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Target ID More About Target Size, Than Type Of Metal


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Quote: "I find quite a bit of copper wire -- single stranded.  The gauge is in the 12-16 range.  They typically hit in the USA zinc penny and aluminum screw cap range."

Assuming that's American Wire Gauge, AWG, that is 2.05mm to 1.29mm. Mathematics tells me that would be the target frequency range 13 kHz to 34 kHz, respectively. On the ID scale, 13 kHz is above US 5c coins ( 16.5 kHz) but way below 'zinc cent' ( 5 kHz ) , and 34 kHz is down in the foil zone . So I'm unsure why you're getting your wire come in at '5 kHz'.

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On 1/22/2022 at 8:30 AM, green said:

Interesting topic. I sent some targets to someone that has 6000 and 7000 detectors. Targets included #4, #6, #8 and #9 lead shot. Both detectors could detect #4 and #6 shot not #8 or #9 shot. Guessing coil size might be some of the reason. Is being able to detect #9 shot important, if so at what distance? 

The 6000 can easily pick out gold the size  #8 bird shot at 2-3  inches deep... In my opinion the 7000 can as well but it sucks for this type of gold as it will tune out the gold or it double blips on it...its not a clear response like the 6000. Were talking stock coils here...The 6000 is a plug and play type detector.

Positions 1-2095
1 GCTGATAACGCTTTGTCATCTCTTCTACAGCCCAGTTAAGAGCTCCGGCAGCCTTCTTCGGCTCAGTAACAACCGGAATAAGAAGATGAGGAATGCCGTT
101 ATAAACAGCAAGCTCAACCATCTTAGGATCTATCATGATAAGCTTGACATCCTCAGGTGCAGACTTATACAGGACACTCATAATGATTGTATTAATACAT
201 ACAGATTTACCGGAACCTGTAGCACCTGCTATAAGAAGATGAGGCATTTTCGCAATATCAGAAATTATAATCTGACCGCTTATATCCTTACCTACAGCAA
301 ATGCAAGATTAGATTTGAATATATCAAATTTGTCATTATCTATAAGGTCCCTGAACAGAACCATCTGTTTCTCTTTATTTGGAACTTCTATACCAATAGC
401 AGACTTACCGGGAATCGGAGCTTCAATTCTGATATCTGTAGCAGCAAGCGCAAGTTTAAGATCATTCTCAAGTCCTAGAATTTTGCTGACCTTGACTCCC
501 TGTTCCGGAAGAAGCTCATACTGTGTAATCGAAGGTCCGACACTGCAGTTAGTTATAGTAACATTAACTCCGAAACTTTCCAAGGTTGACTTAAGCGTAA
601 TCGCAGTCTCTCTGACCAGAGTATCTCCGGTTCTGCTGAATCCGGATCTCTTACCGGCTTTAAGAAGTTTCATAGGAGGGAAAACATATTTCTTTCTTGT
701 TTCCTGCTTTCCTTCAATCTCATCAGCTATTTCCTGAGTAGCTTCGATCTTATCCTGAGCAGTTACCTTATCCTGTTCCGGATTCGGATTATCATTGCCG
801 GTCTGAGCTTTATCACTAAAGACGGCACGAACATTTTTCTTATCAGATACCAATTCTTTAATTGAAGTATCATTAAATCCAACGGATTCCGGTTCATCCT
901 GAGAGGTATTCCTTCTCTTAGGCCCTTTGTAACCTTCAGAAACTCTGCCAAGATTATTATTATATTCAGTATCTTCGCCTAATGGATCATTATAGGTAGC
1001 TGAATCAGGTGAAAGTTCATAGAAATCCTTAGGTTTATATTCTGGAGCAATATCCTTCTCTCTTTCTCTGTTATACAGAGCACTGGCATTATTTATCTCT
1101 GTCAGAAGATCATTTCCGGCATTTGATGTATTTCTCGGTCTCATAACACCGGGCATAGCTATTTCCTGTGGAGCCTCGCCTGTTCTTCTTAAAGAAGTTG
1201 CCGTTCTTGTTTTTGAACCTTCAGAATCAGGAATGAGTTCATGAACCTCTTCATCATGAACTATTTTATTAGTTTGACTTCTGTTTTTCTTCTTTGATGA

gold the size of #9 birdshot is dig-able as well but listen carefully lol 

The gpx 6000 is an amazing machine in it's capability of finding small sized gold...I liken it to a long range sniper rifle with carefully hand loaded rounds. But ask yourself before you buy... do you really want to find gold the size of fly poop? 

strick

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5 hours ago, PimentoUK said:

Quote: "I find quite a bit of copper wire -- single stranded.  The gauge is in the 12-16 range.  They typically hit in the USA zinc penny and aluminum screw cap range."

Assuming that's American Wire Gauge, AWG, that is 2.05mm to 1.29mm. Mathematics tells me that would be the target frequency range 13 kHz to 34 kHz, respectively. On the ID scale, 13 kHz is above US 5c coins ( 16.5 kHz) but way below 'zinc cent' ( 5 kHz ) , and 34 kHz is down in the foil zone . So I'm unsure why you're getting your wire come in at '5 kHz'.

Got my Equinox set up on the bench for some coin dTID testing so I grabbed three pieces of (dug) scrap copper wire, each about 3 inches or so in length but in various orientations (~2.0 mm dia. w/hook half loop on one end, ~2.2 mm dia. straight, ~3.2 mm dia. L-shape).  The dTID readings on the Eqx were a bit broad but approximately 14-15, 15-16, and 18-20 respectively in Park 1, recovery speed = 4, gain = 17, 11" coil.  Targets were swiped about 2.5-3.5 inch above the center of the coil.  (For reference, our USA 5 cent hits 12-13 and our modern zinc cents around 21, if uncorroded/undamaged.)  So maybe those numbers are more in line with what you expect?

The lengths of copper wire I find can be all over the place, from half inch to a couple feet.  Not surprisingly the in-field dTID's vary with length and shape, too.

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Ahh, better data, thanks.

Your measurements are in good agreement with the scientific tests we did ( on the Geotech1 forum ).

I calculate  ( with Eqx TID )

2.0mm : freq = 13.5 kHz, TID = 14